Tuesday, January 11, 2005
Hudson Belk, The Streets at Southpoint, Durham, North Carolina (webshots.com)
Hudson Belk, The Streets at Southpoint, Durham, North Carolina. Lower level entrance. (ctcharlotte.com)
Hudson Belk, The Streets at Southpoint, Durham, North Carolina. Escalator well. (ctcharlotte.com)
Hudson Belk, The Streets at Southpoint, Durham, North Carolina. Lower level mall entrance. Photographed by camera phone 12/9/06
Hudson Belk, The Streets at Southpoint, Durham, North Carolina. Upper level mall entrance. Photographed by camera phone 12/9/06
Hudson Belk, The Streets at Southpoint, Durham, North Carolina. Mall entrance. Photographed by camera phone 12/9/06
The new millennium, stagnant sales, and a revamped corporate structure were Charlotte, North Carolina-based Belk, Inc.’s incentives to evolve its store prototypes. From 2001 on, Belk stores tended to get smaller than before, and were located in more strip malls and lifestyle centers than regional malls, reversing a three decade trend of large stores in regional malls.
The company did not completely abandon malls, especially in its core markets in the Carolinas, as is seen in this Hudson Belk store in The Streets at Southpoint mall in Durham, North Carolina. Opened in 2002, it presents a contemporary face on Belk’s mall offering. The 180,000 square foot, two-level store reflects Belk’s ‘Millennium’ design, with a more open interior, large glass-covered entries, a clerestory skylight topping a oval escalator well, and a Carmen!Carmen! Aveda Prestige day spa; one of only a handful in the Belk chain.
Belk closed three Hudson Belk stores in the Raleigh-Durham area to open the Southpoint store. The former South Square Mall store (opened in 1975), seven miles west, closed in January 2002 and was demolished when the mall was torn down. A Sam’s Club opened on its site in 2004. The former Northgate Mall store (opened in 1995), located across town, closes in February 2004, with plans for it to be replaced with a multi-screen movie theater and several smaller shops. The University Mall store (opened in 1973), located ten miles to the west in Chapel Hill, also closed in January 2002 and was replaced by A Southern Season gourmet grocery store.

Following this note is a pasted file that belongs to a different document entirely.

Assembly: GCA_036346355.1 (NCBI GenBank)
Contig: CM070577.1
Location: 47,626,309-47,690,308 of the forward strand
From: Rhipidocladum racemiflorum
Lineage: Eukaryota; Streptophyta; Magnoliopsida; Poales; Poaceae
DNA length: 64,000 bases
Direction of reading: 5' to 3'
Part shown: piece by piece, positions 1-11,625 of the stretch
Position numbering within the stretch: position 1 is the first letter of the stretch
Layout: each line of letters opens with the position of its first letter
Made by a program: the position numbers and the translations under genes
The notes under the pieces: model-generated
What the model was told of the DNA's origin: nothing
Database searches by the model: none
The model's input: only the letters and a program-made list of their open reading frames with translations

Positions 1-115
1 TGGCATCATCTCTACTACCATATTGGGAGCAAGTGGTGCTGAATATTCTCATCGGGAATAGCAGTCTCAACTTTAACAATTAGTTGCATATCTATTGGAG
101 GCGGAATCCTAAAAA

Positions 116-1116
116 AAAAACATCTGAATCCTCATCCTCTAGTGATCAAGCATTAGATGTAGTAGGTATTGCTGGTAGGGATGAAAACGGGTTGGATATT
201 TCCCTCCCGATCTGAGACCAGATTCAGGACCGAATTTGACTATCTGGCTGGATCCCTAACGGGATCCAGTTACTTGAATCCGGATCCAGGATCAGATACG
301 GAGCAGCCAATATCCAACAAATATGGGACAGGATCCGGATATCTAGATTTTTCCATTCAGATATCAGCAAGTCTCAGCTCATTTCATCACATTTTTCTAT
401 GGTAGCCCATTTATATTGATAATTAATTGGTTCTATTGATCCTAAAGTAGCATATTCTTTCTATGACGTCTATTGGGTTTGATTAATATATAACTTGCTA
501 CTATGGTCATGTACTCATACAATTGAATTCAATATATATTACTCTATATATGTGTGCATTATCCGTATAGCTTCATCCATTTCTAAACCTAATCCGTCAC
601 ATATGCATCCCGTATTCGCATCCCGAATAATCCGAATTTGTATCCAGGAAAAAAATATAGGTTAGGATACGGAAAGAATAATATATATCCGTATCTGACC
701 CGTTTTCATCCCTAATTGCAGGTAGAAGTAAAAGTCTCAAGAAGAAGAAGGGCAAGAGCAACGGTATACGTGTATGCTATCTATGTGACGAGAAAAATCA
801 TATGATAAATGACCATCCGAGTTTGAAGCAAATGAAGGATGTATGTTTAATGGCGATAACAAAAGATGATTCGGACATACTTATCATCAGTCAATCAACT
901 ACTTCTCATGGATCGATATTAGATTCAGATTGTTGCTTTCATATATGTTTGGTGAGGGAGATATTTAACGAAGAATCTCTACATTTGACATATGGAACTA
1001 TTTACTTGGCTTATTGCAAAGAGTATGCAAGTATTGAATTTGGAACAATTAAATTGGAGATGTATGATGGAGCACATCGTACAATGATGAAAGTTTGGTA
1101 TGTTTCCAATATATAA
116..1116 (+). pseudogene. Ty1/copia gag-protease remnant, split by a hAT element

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What's become of Northgate, anyway? Stopped by there once on my way to Charlotte, and it seemed to be caught in mall purgatory. It was obvious from some of the stores there that it was or had been a fairly upscale mall, and it seemed to be doing okay, but the redevelopment plans that were on all the directory signs had "dying mall" written all over them. As close as the mall is to 85, it still didn't seem to be in a growth area, and the neighborhood behind the mall was scary-looking even by my lax West Baltimore standards. Anyway, any backstory about this mall would be great.ReplyDelete
Northgate has evolved over the years from pioneering strip mall to early enclosed mall to slightly dowdy small mall to stylish upscale mall back to dowdy small mall with a new lifestyle component. The best history of the place is on Wikipedia but I will say that it’s one of the more interesting mall form a historical standpoint that you’ll find.ReplyDelete